Joined: Fri Nov 09, 2007 11:40 am





Post Tue Jul 07, 2009 9:52 am

Right, there are quite a few points which have been brought up but to clarify matters on this particular instance.
Case: A design was produced which was individual in overall design, colour, layout and use of materials, and was produced with minimal instruction from the client.
Hugh, this case was for a shopfront for which I always produce a graphic overlay using a photograph of the current shop front.
Therefore, any case taken to Court will require a "before" photo and an "after" photo. The after photo relates to the use of your design as installed by another sign company.

Nigel, you can value it how you like but too high and the customer won't pay anyway and you might have trouble justifying it to a registrar.
I took in to account every minute spent on site and travelling. The on-site time was charged at £50 per hour. I had a cost breakdown ready in case I was asked to detail it.
As regards to marking your work as Copyright. How else are you going to prove it was done by you if it doesn't have your name and date on it? All you need is the standard "C" in a circle, your name and date. Otherwise in this case my design would have nothing on it to show that it was designed BEFORE the same design was used by the customer.

Dave, it's not expensive to do this. You can look up the charges on the website and as you would only start proceedings with a watertight case, you will get the fees back providing 1/ you win, and 2/ they have the means to pay. The Court will be on your side once Judgement is made and can be pretty heavy handed. You don't have to be local as long as you have your oiginal design as a printout (marked as copyright), and a photograph of the design where it has been used.
The use of any design can be deemed to be breach of Copyright even though the reproduction is not exact.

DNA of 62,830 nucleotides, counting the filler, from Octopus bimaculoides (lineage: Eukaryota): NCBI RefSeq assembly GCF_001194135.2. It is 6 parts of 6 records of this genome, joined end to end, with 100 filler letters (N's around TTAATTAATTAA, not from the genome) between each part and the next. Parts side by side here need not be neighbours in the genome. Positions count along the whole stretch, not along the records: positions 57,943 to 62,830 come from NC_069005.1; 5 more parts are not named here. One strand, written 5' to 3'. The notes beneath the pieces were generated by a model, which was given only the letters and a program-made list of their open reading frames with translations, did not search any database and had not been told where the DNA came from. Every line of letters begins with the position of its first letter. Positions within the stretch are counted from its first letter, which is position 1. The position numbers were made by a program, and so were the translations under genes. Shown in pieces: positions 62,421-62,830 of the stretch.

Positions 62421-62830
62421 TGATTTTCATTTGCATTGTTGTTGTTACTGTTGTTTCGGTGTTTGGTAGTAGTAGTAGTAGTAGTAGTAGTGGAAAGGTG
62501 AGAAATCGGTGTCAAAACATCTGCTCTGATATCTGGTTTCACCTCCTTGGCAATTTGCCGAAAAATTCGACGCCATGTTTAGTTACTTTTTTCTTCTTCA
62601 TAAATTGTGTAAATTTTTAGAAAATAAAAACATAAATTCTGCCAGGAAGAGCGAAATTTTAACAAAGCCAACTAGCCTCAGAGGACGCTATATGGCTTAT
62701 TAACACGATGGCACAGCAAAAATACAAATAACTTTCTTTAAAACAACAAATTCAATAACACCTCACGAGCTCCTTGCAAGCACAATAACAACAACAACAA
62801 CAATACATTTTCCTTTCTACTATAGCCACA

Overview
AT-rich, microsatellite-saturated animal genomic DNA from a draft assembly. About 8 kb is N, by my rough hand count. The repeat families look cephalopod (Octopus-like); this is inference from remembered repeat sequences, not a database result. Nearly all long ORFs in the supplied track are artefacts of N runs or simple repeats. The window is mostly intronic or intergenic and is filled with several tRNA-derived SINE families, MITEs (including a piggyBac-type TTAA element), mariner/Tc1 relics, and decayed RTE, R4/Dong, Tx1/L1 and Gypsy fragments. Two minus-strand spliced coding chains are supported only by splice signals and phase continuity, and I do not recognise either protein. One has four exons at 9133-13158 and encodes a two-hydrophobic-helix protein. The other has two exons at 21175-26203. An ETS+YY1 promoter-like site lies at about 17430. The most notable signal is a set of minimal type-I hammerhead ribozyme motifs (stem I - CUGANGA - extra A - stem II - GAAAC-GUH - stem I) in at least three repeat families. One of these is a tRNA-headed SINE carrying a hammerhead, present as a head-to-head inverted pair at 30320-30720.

For instance, a hair salon opened in London called Hairrods. The sign was in exactly the same style and colour as the famous Harrods.
Harrods took them to Court and won their case.
I did work for a Ford used car specialist who called themselves "Affordable Fords" (I didn't produce them). The "ford" part in each word was as the Ford logo.
I got a frantic call from them to go and remove all their signs by midday or they would be penalised under a massive injunction.

David R, if you produce a design and subsequently install it for the customer, there is an "implied copyright" passed over where the customer now has the implied right to use it now and henceforth, so a repair or addition by another sign firm is OK. Tim mentioned some form of paperwork for this. It might help in a legal wrangle but it's not actually needed.
In this case I gave them 2 choices; remove all the signs where they related in any way to my design, or pay me for a "limited use licence" at £150 + vat.
"Limited use" (a legal definition) allows them to use the design for that premises only and any stationery used at that premises.
If for instance they should develop and end up with a chain of shops 9take Bodyshop as an example, then they would have to pay separate fees for each additional shop.
Note that you can not SELL a copyright. The copyright ALWAYS stays with the creator, (as Martin commented) who either gives a licence or limited licence for a particular use (such as a software UELA), or gives unlimited licence with specifics on use and reproduction.
The Copyright lasts until 70 years after the death of the creator.